A large reason we travel the way we do is it is our way of showing some of Connor and Aster the many facets of this diverse world. This is how we want to help them build their own sense of where they might want to be and how they want to be as they become adults.

We love pointing out how people all over the world have come up with so many ways of understanding and working through every joy and challenge of life. Imagination, conflict, innovation, compassion, atrocity, joy, and perseverance run through every culture in different ways.

In Cambodia, Anthony had visited Angkor before, and he wanted very much to share it with Jodie and the kids. While there, we talked not only about how amazing the structures were, but about how these were the works of a powerful empire. The Khmer Empire not only turned grand visions into stone. They solved incredible engineering problems of water flow and storage, and built a city that used to be the biggest in the world.

What we’re doing instead of visiting every country

Instead of travel with kids to every country, our goal is to visit each continent (including Antarctica), along with all 50 states of the USA.

Visiting each of the 7 continents

Each continent in this amazing world has places and cultures that fascinate us. For North America, along with our USA travels, we’ve visited both Canada and Mexico. We’ve spent most of a year in various parts of east and southeast Asia, including Thailand, Cambodia, Vietnam, Malaysia, Singapore, and Japan.

Later in 2023 and during some of 2024, we will go to Europe and Africa. 2024 may also see us heading to Central America, South America, and Oceania.

And yes, we plan to visit Antartica too. Do we know how that will happen? Nope. But we know that if we set a goal and keep working toward it, opportunities and ways forward have a way of showing themselves to us.

Visiting each of the 50 states in the USA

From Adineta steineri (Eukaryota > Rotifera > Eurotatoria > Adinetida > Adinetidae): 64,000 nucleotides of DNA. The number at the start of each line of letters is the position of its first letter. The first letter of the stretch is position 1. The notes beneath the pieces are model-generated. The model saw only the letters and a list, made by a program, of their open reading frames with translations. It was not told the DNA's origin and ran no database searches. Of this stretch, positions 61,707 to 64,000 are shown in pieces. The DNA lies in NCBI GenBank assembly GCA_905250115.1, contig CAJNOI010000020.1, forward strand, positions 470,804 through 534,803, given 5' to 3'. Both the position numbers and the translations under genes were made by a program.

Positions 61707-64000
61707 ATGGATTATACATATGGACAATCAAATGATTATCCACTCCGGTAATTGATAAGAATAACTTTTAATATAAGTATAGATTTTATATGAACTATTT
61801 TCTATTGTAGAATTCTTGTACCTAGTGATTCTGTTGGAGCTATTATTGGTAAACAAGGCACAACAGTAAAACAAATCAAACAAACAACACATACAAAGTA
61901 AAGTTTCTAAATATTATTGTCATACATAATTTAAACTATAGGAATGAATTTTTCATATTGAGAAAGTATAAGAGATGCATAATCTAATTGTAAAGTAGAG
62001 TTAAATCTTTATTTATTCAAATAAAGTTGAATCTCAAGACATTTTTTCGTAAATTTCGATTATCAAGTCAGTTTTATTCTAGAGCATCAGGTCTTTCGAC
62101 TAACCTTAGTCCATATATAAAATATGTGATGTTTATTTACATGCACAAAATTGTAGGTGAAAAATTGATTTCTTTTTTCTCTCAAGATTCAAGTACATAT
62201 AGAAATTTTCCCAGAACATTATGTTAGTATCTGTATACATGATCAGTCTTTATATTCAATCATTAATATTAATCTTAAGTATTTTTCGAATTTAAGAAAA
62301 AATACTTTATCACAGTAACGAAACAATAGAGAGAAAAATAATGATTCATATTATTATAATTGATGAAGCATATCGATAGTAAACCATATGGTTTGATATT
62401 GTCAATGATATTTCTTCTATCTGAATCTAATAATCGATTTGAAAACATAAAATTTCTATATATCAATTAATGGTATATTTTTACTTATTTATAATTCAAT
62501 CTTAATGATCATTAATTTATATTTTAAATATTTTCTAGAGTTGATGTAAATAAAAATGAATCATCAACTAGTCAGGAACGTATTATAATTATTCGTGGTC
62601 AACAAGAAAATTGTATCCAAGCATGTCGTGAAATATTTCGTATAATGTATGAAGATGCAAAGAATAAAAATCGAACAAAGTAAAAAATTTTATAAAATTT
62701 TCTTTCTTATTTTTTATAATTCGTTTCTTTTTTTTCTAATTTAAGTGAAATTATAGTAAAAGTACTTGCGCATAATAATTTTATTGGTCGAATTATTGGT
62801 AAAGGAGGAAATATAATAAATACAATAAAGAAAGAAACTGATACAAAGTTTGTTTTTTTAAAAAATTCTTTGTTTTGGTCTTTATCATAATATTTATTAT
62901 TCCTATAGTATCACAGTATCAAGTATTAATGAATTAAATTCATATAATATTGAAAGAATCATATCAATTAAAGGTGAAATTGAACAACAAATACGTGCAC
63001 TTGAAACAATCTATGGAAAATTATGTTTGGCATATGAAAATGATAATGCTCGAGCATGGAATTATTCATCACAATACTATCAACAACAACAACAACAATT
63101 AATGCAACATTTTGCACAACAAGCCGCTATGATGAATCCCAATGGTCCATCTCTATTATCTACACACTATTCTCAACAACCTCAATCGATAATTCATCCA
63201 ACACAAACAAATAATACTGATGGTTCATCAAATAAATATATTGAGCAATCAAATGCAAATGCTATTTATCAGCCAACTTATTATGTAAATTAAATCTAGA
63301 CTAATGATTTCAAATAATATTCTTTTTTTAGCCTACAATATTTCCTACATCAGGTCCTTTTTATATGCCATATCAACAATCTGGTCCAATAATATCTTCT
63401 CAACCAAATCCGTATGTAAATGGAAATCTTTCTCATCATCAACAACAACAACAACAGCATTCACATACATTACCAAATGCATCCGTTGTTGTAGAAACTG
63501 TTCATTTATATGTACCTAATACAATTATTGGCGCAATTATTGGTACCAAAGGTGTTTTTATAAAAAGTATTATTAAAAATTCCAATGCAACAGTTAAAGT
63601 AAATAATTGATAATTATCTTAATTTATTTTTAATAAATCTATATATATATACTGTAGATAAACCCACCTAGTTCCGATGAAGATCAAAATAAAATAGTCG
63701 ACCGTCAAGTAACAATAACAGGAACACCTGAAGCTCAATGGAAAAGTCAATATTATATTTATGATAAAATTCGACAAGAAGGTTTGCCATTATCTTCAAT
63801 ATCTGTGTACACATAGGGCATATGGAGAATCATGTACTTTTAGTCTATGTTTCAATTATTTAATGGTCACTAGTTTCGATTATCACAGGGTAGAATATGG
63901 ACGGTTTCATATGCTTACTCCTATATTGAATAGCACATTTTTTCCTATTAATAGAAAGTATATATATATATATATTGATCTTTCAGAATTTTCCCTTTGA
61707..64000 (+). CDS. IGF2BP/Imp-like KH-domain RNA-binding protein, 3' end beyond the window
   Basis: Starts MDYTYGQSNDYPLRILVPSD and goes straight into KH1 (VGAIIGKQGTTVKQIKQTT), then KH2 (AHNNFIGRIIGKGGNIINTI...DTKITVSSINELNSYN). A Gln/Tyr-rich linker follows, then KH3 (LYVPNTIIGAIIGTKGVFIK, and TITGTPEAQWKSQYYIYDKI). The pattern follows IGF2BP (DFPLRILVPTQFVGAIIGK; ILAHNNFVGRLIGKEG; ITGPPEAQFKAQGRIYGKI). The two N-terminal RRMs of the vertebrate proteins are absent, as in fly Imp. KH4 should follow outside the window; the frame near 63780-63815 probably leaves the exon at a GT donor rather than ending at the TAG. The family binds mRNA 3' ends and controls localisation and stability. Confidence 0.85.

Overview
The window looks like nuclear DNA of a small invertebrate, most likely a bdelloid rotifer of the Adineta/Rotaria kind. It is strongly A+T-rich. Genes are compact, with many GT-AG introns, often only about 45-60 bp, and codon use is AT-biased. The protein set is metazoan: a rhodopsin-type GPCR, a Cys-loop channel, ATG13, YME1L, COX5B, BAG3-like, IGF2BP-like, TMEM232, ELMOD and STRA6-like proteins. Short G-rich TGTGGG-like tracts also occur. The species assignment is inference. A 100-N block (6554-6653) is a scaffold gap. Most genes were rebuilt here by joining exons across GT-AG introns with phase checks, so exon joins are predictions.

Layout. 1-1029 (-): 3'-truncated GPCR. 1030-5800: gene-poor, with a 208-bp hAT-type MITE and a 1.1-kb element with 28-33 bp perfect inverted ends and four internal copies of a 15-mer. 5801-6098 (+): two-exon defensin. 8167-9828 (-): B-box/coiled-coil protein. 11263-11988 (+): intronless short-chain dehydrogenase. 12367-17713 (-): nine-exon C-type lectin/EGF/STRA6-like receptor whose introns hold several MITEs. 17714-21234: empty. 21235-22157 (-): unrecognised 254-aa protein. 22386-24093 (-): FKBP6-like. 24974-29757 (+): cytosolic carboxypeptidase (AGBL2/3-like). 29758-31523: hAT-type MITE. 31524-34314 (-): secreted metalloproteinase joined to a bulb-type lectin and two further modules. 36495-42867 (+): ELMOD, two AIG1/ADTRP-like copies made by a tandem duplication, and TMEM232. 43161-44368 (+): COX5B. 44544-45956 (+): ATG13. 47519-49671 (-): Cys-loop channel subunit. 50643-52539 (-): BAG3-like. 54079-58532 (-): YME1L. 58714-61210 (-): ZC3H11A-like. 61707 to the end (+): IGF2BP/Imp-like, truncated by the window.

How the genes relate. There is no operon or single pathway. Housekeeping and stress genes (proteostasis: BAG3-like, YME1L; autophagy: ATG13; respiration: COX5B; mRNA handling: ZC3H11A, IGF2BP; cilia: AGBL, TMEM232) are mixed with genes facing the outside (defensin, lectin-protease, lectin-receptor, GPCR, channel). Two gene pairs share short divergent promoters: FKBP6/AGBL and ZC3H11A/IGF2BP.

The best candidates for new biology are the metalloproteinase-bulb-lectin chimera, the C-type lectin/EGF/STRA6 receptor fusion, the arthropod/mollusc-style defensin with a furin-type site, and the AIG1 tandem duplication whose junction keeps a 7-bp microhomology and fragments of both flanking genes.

If we were Canadian, we’d set a life goal to visit each of the country’s 10 provinces and 3 territories. Or if we were French, we’d aim to go to each of France’s 22 administrative regions. As Americans, we have a goal of visiting each state in our country.

Will we love and adore every state? No, and we don’t expect to or need to. But we know that every state will have something that surprises us, that we come to understand and respect about how that state is. (For example, Nebraska, Missouri, Illinois, and Indiana have much more natural beauty that we think they’re given credit for.)

As of August 2023, we’re at 19 states, and will probably cross the halfway mark in 2024. And every new state we’ve gone to, we’ve left feeling surprised, grateful, and so impressed at what makes every state in the US different yet connected.

The only travel goal that matters is the goal that matters to you

Countries or states aren’t mere boxes to check off. Every place is someone’s home, and it has context, history, complexity, and wonder. Our travels align around our priorities as a family, and we set goals that help us make our travels happen.

Does it matter if you travel with kids to every country in the world? Nope. If that’s a worthwhile goal to you, we hope you make it happen. But if your goal is different, or smaller, then that is every bit as worthwhile.

The country count. What matters in travel is the memories, experiences, connections, and understanding you gain along the way, no matter how many places you ever go.

About the author
Learners and Makers
We are the St. Clair Family: Anthony, Jodie, Connor, and Aster. As Learners and Makers, our family of four slows down, connects, and enjoys the world and each other's company. We have been traveling full time since 2022.